Resilient Distributed Datasets (RDDs)
RDDs are the main logical data unit in Spark. They are a distributed collection of objects, which are stored in memory or on disks of different machines of a cluster. A single RDD can be divided into multiple logical partitions so that these partitions can be stored and processed on different machines of a cluster.
RDDs are immutable (read-only) in nature. You cannot change an original RDD, but you can create new RDDs by performing coarse-grain operations, like transformations, on an existing RDD.
RDD in Spark can be cached and used again for future transformations, which is a huge benefit for users. They are said to be lazily evaluated, i.e., they delay the evaluation until it is really needed. This saves a lot of time and improves efficiency.
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Features of RDD in Spark
- Resilient: RDDs track data lineage information to recover the lost data, automatically on failure. It is also called Fault tolerance.
- Distributed: Data present in the RDD resides on multiple nodes. It is distributed across different nodes of a cluster.
- Lazy Evaluation: Data does not get loaded in the RDD even if we define it. Transformations are actually computed when you call an action, like count or collect, or save the output to a file system.
- Immutability: Data stored in the RDD is in a read-only mode━you cannot edit the data which is present in the RDD. But, you can create new RDDs by performing transformations on the existing RDDs.
- In-memory Computation: RDD stores any immediate data that is generated in the memory (RAM) than on the disk so that it provides faster access.
- Partitioning: Partitions can be done on any existing RDDs to create logical parts that are mutable. You can achieve this by applying transformations on existing partitions.
Operations on RDDs
There are two basic operations which can be done on RDDs. They are:
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Transformations: These are functions which accept existing RDDs as the input and outputs one or more RDDs. The data in the existing RDD in Spark does not change as it is immutable. Some of the transformation operations are shown in the table given below:
|map()||Returns a new RDD by applying the function on each data element|
|filter()||Returns a new RDD formed by selecting those elements of the source on which the function returns true|
|reduceByKey()||Used to aggregate values of a key using a function|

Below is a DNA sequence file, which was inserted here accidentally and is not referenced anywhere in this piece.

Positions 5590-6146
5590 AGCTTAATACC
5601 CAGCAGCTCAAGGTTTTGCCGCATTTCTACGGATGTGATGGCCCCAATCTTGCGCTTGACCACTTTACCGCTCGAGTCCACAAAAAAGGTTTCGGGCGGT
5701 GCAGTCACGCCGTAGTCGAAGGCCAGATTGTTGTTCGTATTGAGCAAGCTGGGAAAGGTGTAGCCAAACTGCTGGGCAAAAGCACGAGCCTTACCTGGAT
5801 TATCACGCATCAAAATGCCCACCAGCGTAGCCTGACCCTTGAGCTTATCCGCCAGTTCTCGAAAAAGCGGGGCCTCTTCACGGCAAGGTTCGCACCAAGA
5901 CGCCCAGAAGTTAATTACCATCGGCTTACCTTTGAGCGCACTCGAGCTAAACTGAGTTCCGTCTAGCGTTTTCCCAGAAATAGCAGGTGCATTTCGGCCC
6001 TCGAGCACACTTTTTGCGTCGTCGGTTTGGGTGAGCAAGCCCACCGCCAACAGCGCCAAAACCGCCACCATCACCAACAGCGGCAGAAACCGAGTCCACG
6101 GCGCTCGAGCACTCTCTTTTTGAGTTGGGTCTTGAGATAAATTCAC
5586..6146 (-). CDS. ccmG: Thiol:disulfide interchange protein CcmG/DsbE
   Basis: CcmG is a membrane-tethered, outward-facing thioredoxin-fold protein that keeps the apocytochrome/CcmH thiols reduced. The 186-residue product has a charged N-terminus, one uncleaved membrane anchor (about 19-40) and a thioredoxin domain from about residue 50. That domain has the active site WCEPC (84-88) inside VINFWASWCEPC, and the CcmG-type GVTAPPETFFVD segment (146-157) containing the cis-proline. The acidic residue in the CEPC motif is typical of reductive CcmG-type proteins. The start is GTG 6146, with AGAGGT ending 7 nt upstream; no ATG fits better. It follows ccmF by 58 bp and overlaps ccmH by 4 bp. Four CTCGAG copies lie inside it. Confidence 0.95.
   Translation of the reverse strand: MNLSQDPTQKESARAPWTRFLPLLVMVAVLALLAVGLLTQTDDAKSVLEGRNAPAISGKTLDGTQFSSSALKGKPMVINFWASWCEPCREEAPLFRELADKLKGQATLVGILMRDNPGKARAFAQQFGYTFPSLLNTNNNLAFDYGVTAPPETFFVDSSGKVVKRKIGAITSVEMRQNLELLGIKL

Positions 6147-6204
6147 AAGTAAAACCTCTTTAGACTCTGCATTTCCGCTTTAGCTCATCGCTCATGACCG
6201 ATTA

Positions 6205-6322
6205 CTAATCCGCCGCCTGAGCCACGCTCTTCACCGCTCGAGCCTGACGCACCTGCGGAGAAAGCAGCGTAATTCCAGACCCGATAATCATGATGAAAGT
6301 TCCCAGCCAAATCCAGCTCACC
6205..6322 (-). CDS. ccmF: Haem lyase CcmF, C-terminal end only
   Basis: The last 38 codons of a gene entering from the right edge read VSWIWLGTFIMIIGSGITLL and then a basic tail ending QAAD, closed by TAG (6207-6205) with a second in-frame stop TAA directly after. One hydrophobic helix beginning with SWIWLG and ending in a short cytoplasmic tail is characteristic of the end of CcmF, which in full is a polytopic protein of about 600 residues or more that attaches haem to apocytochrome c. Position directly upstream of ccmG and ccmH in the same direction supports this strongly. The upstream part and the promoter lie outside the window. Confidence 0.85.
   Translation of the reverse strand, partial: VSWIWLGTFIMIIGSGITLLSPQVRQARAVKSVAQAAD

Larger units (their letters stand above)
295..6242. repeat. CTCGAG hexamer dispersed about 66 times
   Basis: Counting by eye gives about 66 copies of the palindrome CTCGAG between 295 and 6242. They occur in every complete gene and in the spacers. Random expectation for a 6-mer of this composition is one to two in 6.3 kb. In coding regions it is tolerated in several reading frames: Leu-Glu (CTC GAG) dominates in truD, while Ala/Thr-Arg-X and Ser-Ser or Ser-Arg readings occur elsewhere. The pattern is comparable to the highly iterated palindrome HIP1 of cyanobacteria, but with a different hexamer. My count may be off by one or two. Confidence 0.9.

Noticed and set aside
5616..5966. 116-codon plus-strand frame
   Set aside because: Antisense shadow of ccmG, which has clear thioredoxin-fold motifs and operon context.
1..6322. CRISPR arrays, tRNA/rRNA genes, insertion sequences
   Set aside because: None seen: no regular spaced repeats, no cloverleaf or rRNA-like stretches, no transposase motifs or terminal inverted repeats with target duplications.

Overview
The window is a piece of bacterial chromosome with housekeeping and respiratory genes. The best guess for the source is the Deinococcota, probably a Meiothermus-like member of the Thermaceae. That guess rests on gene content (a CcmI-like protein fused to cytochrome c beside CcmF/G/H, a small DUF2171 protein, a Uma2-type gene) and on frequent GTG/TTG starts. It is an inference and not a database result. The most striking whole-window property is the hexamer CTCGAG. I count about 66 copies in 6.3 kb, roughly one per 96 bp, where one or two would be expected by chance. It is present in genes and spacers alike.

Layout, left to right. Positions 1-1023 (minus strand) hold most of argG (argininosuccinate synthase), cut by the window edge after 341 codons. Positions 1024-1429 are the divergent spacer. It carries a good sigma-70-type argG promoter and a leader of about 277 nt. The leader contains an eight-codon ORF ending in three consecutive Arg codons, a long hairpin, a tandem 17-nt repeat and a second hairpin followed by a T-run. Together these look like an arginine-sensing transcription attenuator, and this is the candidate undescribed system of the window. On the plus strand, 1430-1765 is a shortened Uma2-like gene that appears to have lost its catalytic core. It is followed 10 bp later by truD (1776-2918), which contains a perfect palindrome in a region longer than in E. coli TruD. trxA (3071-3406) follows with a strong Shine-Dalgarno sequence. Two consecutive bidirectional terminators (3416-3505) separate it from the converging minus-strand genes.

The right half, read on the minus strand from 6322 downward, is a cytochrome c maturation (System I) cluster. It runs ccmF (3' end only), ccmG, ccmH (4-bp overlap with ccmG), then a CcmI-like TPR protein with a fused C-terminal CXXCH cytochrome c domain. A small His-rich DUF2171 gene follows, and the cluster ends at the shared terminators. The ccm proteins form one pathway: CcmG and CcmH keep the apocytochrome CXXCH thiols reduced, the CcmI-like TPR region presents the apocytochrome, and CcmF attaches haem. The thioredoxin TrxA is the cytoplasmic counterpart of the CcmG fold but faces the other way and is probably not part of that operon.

|groupByKey()||Used to convert a (key, value) pair to (key, <iterable value>) pair|
|union()||Returns a new RDD that contains all elements and arguments from the source RDD|
|intersection()||Returns a new RDD that contains an intersection of elements in the datasets|
These transformations are executed when they are invoked or called. Every time transformations are applied, a new RDD is created.
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Actions: Actions in Spark are functions which return the end result of RDD computations. It uses a lineage graph to load the data onto the RDD in a particular order. After all transformations are done, actions return the final result to the Spark Driver. Actions are operations which provide non-RDD values. Some of the common actions used in Spark are:
|count()||Gets the number of data elements in an RDD|
|collect()||Gets all data elements in the RDD as an array|
|reduce()||Aggregates data elements into the RDD by taking two arguments and returning one|
|take(n)||Used to fetch the first n elements of the RDD|
|foreach(operation)||Used to execute operation for each data element in the RDD|
|first()||Retrieves the first data element of the RDD|
Creating an RDD
An RDD can be created in three ways:
- By loading an external dataset
You can load an external file into an RDD. The types of files you can load are csv, txt, JSON, etc. Here is an example of loading a text file into an RDD.
- By parallelizing the collection of objects
When Spark’s parallelize method is applied on a group of elements, a new distributed dataset is created. This is called an RDD.
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Here, we are creating an RDD by applying the parallelize method on a collection which consists of six elements.
- By performing transformations on existing RDDs
One or more RDDs can be created by performing transformations on the existing RDDs. The below figure shows how a map() function can be used.
The data inside RDDs are not always organized or structured, since the data is stored from various different sources. So, in the coming sections, we will talk about Spark SQL which organizes the data into rows and columns. And also, Spark SQL libraries provide APIs to connect to Spark SQL through JDBC/ODBC connections and perform queries (table operations) on the structured data, which is not possible in an RDD in Spark.
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